The Intercept, March 8, 2018: Revenge of the stadium banks
Republicans and Democrats who pushed S.2155 through the Senate Banking Committee changed the definition of a custodial bank in a subsequent version of the bill. It used to stipulate that only a bank with a high level of custodial assets would qualify, but now it defines a custodial bank as “any depository institution or holding company predominantly engaged in custody, safekeeping, and asset servicing activities.” The change could allow virtually any big bank to take advantage of the new rule.
A bill that began as a well-intentioned effort to satisfy some perhaps legitimate community bank grievances has instead mushroomed, sparking fears that Washington is paving the way for the next financial meltdown.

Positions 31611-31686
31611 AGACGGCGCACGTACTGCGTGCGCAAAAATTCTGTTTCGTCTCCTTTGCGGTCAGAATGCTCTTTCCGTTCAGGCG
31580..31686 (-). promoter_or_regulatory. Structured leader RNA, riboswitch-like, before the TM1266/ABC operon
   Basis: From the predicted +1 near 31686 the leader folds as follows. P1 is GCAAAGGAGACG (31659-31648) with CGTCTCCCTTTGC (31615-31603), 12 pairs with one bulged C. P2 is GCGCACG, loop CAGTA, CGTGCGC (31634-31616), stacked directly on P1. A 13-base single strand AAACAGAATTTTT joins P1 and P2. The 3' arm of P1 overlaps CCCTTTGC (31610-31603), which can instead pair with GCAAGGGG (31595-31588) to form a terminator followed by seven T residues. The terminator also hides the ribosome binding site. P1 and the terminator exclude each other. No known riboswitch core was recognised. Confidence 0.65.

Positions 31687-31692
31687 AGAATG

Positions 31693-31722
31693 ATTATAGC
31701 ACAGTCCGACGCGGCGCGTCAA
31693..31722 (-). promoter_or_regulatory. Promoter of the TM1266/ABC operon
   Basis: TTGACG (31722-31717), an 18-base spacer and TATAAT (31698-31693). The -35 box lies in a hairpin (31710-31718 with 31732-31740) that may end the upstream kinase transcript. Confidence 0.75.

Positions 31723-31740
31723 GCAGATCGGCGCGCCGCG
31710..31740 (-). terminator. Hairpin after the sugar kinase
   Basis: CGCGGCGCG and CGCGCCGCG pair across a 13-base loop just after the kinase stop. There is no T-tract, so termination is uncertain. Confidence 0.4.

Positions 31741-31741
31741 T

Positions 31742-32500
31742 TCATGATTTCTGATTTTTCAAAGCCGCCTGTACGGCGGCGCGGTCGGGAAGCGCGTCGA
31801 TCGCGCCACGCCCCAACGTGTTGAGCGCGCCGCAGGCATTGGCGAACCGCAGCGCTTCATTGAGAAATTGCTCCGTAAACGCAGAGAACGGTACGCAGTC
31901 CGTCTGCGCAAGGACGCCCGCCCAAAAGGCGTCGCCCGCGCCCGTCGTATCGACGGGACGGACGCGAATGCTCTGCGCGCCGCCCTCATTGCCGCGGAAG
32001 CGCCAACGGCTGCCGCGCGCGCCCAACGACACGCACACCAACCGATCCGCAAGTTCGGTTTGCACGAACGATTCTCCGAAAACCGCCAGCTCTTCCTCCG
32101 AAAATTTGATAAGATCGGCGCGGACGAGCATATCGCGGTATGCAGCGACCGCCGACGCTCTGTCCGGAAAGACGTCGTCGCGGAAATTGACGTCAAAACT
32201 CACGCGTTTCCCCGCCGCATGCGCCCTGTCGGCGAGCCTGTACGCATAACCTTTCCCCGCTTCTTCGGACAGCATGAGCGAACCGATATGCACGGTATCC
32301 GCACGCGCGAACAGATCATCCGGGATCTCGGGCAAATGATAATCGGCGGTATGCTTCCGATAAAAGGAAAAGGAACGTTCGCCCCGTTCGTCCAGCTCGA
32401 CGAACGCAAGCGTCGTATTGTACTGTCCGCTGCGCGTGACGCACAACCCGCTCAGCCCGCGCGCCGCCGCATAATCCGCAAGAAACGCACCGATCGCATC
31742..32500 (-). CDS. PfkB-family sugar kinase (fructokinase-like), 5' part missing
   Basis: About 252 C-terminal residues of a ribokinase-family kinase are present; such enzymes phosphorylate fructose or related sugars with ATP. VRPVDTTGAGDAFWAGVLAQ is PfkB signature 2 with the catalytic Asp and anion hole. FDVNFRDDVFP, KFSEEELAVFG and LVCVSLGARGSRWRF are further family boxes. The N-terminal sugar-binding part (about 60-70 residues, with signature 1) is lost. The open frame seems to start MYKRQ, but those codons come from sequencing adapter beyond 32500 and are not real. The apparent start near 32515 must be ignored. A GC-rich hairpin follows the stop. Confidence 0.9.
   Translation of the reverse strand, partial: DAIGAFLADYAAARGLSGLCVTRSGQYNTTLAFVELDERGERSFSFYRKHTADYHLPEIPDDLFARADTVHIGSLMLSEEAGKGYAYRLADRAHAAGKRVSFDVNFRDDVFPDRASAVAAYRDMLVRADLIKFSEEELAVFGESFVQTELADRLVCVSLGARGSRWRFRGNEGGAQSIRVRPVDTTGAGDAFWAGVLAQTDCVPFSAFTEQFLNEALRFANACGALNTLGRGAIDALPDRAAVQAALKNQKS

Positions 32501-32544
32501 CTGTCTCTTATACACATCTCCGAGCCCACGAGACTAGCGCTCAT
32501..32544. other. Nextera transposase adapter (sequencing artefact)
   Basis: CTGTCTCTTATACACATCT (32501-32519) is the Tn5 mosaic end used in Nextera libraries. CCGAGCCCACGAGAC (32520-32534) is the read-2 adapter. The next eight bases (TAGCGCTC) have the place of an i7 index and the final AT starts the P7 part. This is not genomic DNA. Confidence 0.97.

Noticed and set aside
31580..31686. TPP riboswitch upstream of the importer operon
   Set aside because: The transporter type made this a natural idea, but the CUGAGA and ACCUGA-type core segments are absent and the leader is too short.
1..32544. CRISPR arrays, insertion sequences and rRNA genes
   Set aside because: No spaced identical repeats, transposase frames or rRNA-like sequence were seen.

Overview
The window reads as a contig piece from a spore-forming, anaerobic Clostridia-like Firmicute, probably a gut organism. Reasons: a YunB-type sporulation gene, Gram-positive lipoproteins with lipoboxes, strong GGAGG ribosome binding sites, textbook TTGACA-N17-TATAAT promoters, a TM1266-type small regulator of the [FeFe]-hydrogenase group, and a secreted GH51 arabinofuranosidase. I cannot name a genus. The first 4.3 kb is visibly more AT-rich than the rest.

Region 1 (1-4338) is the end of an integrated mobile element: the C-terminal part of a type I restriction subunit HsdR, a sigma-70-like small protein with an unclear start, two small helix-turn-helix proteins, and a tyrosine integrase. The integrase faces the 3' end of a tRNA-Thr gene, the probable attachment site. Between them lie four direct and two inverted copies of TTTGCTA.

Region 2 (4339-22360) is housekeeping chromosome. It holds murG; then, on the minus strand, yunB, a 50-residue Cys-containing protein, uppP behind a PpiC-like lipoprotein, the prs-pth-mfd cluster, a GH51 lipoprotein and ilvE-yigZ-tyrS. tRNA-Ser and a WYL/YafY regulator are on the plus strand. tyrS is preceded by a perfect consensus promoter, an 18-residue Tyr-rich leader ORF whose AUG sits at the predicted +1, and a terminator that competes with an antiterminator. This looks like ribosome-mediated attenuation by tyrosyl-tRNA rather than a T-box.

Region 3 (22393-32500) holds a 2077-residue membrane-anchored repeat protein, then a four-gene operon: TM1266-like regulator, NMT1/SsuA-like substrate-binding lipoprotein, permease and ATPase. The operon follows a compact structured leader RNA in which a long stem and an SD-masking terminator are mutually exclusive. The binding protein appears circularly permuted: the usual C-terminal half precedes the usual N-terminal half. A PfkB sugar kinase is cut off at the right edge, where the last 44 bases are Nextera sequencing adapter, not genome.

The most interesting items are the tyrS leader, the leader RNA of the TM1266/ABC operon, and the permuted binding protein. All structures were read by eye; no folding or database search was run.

The bill undermines fair lending rules that work to counter racial discrimination and rolls back regulation and oversight on large regional banks that aren’t big enough to be global names, but have enough cash to get a stadium named after themselves. In the name of mild relief for community banks, these institutions are punching a gaping hole through Wall Street reform. Twenty-five of the 38 biggest domestic banks in the country, and globally significant foreign banks that have engaged in rampant misconduct, would get freed from enhanced supervision. There are even goodies for dominant financial services firms. The bill goes so far as to punish buyers of mobile homes, among the most vulnerable people in the country.